Few films examine the heartbreak of early adolescence with the nuance of Rojda Sekersöz’s powerful My Life as a Comedian, adapted by writer Jonas Gardell from his own bestseller, a kind of Swedish Catcher in the Rye. The film is told in flashback by comedian Juha Lindstrom, widely trumpeted as a defender of the downtrodden, reflecting on his youth. The subject of his latest sold-out show is growing up in 1970s Sweden, when it was lauded as an ideal state, and ABBA and Borg were on top. But for class clown Juha — resented for his attention grabbing and his Finnish ancestry — life sure doesn’t feel perfect. He only escapes bullying because others are considered weirder: Thomas, the geeky German kid whose father is absent and who is being raised by his awkward, desperate-to-fit-in mother; and Jenny Li, who was adopted by the family across the street.
Daniel Joseph Borgman
A startling, nightmarish revisionist variation on themes from fairy and folk tales, Daniel Joseph Borgman’s Resin focuses on a family of hermits who reside on a remote island. The family — father Jens (Peter Plaugborg), mother Maria (an unrecognizable Sofie Gråbøl), and daughter Liv (Vivelill Søgaard Holm) — lives off the land, with little or no contact with anyone, save periodic visits from the mailman, whom Jens always chases off. It soon becomes clear that the parents’ desperate determination to separate themselves from others has as much to do with paranoia and mental illness as their desire to remain close to nature. All of Jens’s lessons for Liv adamantly insist on the spiritual and moral failings of anyone from the wider society. But Liv is naturally curious and it’s clear that she will not accept being isolated for long. Her nightly “hunting trips” are really raids on nearby homes; attempts to experience and engage with the outside world.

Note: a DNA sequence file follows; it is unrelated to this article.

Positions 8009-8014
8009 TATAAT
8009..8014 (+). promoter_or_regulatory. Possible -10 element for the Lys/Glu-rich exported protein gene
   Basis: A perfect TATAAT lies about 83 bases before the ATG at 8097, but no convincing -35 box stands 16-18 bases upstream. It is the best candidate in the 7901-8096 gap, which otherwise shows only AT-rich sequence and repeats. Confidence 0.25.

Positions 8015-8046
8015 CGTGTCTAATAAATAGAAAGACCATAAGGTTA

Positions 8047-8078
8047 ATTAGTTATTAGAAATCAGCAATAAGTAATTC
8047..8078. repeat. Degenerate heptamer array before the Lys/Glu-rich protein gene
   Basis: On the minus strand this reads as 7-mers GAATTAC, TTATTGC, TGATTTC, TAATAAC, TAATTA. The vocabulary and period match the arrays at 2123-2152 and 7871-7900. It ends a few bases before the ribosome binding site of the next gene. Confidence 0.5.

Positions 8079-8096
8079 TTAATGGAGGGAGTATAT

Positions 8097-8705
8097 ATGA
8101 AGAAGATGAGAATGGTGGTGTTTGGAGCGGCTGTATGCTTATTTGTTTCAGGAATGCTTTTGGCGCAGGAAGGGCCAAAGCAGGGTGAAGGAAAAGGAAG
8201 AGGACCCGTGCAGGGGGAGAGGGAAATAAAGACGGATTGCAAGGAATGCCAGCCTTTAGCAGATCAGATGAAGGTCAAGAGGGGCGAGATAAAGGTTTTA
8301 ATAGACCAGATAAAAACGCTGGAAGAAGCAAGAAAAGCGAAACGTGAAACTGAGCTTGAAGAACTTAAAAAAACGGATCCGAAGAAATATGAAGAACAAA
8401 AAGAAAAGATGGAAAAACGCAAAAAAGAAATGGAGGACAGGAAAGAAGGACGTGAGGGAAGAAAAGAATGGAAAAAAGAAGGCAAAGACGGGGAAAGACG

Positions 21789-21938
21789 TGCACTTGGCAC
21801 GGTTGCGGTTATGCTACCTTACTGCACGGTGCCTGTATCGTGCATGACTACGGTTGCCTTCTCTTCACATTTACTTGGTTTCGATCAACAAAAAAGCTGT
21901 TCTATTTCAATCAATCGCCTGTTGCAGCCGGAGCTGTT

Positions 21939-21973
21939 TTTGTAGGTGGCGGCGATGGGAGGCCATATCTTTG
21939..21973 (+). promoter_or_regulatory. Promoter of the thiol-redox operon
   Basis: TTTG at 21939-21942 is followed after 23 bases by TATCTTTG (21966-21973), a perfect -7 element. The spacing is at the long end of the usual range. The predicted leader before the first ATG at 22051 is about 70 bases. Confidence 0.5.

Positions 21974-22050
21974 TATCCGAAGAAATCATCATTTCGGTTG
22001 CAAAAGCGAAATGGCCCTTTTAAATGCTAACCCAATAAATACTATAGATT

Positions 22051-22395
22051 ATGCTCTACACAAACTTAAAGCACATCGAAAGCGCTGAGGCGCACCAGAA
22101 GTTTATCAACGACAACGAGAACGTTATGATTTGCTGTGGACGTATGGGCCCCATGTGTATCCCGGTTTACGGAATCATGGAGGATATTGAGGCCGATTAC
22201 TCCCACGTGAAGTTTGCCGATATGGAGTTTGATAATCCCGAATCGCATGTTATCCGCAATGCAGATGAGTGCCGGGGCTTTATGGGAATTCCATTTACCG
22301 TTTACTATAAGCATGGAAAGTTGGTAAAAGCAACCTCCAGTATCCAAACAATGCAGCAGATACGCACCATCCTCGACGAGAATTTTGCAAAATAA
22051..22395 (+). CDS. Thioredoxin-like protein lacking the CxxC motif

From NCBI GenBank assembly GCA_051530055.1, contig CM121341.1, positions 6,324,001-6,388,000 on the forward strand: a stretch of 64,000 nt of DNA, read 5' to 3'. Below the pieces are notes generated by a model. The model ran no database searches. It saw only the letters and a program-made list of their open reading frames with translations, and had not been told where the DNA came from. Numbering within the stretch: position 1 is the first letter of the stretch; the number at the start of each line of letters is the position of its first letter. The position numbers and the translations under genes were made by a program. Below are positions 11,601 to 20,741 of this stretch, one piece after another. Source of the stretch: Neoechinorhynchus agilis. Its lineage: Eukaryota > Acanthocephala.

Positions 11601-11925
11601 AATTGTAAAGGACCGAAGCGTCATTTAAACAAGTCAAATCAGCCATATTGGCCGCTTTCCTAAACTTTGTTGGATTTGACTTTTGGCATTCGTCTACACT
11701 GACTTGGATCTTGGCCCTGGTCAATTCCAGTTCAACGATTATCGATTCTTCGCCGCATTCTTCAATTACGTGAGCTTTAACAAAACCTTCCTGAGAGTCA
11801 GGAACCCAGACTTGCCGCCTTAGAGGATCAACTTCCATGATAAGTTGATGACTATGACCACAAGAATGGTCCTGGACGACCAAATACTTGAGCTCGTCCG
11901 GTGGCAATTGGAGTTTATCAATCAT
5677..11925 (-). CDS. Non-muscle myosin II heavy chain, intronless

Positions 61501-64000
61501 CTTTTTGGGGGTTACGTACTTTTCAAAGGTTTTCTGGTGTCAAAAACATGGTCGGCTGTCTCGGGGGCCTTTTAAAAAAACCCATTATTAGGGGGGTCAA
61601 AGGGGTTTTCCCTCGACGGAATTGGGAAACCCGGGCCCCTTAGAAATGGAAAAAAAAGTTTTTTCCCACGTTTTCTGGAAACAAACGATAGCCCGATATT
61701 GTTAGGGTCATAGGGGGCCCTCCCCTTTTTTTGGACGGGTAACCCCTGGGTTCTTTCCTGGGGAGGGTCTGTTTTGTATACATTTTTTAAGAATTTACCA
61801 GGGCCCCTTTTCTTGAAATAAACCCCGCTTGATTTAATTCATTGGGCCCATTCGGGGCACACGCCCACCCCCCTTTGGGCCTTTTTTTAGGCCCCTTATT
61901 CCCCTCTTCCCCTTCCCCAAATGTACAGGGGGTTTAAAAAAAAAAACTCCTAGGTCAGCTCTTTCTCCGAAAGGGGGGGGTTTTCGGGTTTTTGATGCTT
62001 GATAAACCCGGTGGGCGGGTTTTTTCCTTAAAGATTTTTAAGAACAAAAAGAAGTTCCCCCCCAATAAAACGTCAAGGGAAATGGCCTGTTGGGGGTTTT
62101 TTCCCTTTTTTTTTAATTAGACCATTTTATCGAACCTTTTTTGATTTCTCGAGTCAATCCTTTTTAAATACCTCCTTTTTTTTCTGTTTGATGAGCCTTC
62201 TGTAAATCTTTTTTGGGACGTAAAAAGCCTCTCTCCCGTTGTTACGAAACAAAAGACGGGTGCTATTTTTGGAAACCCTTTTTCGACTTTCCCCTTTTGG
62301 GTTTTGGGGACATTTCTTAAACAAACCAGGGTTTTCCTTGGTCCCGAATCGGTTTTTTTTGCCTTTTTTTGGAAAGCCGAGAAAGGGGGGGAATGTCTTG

The co-op system in Iceland arose in the early 20th century as a response to Denmark’s centuries-old monopoly on trade; however, in many instances, these supposed mutual-aid societies grew to be as exploitative as the system that preceded them. In The County, Grímur Hákonarson — whose 2015 film Rams won the top prize in Cannes’ Un Certain Regard section — tells a powerful David-and-Goliath tale about an independent farmer whose defiance of her local co-op brings her face to face with its sinister underside.